Bringing Art to the American Heartland
The debates surrounding these and other acquisition efforts by Crystal Bridges often focus on the corporate ties of the museum, which are the source of its seemingly unlimited funds. As a response, the defenders of the museum inevitably point to the origins of the major East Coast institutions that were created by the industrial barons of the Gilded Age. They suggest that what is actually at stake is the resistance of East and West Coast elites to accepting the fact that canonical works of American art are “disappearing” into the rural heartland. Yet for Crystal Bridges’ supporters, this is one of the institution’s strongest points of success, as it brings world-class art to a region that has long been deprived of cultural institutions of national significance.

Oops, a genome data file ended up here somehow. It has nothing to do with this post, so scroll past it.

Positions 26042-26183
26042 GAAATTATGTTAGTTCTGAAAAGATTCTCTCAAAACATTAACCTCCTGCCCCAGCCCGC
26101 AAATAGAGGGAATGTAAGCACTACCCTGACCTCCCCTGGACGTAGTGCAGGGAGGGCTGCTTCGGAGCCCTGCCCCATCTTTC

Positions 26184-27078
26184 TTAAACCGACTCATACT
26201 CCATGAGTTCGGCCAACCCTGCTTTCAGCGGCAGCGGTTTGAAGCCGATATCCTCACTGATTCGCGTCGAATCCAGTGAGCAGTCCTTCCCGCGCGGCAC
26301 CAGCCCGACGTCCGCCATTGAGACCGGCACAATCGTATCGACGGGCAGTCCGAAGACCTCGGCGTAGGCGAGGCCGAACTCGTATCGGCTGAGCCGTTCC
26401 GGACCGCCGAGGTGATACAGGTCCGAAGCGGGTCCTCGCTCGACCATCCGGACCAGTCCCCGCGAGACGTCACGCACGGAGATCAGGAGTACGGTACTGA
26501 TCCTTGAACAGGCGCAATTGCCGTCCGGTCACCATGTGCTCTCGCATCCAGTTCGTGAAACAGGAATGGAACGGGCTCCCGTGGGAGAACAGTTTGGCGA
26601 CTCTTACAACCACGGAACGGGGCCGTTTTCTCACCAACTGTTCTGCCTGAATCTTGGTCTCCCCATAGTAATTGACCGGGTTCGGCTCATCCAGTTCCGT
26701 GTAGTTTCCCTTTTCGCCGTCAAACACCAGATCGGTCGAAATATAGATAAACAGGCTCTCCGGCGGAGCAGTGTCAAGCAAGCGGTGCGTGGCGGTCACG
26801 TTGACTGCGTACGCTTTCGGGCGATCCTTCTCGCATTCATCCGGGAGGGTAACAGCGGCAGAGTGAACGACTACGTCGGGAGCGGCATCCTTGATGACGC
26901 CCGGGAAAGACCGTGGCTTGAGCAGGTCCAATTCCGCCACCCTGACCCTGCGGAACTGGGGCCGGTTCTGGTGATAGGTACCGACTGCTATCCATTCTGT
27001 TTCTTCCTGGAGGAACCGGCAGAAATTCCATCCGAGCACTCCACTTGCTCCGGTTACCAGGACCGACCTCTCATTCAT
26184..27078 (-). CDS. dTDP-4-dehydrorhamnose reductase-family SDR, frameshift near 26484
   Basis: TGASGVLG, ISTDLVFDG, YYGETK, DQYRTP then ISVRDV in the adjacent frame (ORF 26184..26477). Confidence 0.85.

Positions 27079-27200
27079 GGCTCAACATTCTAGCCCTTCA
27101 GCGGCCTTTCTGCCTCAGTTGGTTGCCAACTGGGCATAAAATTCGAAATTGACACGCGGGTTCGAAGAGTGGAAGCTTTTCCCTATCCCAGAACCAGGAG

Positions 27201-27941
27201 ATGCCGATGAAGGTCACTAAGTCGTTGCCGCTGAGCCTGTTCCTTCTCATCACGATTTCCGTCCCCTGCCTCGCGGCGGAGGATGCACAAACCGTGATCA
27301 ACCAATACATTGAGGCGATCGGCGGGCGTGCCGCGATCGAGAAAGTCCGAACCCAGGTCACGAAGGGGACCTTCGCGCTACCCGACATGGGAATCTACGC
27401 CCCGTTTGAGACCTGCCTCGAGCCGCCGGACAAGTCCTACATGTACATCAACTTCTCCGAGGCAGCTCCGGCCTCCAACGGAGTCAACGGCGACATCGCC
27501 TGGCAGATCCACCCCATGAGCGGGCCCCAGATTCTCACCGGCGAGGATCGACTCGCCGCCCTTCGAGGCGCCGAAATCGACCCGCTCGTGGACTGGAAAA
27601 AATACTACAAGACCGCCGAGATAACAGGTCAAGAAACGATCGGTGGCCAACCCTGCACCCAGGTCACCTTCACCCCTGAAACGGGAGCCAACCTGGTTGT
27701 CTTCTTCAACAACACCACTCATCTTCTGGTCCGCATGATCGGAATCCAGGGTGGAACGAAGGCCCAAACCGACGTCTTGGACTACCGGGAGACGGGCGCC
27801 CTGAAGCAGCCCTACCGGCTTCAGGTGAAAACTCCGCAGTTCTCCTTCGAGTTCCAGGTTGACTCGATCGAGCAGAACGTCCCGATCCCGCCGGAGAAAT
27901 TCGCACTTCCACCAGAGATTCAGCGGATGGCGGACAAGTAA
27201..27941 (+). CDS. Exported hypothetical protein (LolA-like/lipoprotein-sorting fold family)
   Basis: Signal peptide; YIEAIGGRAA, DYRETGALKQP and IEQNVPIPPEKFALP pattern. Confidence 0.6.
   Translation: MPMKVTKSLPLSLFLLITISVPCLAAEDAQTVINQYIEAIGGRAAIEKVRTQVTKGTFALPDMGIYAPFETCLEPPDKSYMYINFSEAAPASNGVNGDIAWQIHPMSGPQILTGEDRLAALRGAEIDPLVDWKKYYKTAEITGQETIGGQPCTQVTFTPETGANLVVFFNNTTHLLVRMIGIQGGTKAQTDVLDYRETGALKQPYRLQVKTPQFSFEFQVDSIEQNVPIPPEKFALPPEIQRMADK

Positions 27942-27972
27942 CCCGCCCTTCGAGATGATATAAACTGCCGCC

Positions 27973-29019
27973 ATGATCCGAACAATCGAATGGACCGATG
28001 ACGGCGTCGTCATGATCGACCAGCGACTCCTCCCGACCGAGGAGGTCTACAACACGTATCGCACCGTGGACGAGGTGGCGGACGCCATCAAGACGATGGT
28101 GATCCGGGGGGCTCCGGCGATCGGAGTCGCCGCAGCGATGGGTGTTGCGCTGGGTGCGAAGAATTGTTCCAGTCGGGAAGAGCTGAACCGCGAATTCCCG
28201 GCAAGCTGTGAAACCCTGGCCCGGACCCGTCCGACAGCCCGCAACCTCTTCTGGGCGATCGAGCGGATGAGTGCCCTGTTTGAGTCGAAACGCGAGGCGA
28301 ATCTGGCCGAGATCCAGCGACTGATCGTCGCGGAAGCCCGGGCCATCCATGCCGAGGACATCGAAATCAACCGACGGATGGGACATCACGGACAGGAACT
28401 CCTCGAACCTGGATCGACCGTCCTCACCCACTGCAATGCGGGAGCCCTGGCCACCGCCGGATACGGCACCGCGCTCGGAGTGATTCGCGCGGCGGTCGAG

Since opening in 2011, Crystal Bridges has welcomed more than 5 million visitors, with about half coming from within the state of Arkansas and the rest from the other regions of the U.S. and abroad. The institution fosters wide accessibility through free admission and community outreach. This includes The Windgate School Partnership Program, a long-term longitudinal research project that aims to study the effects of site visits and art education on childhood development and academic progress. Additionally, the museum actively participates in collaborative projects with other U.S. and international institutions and is also the home to the Tyson Scholars Program that supports research by emerging and established scholars in the field of American art.
Bridging Art and Nature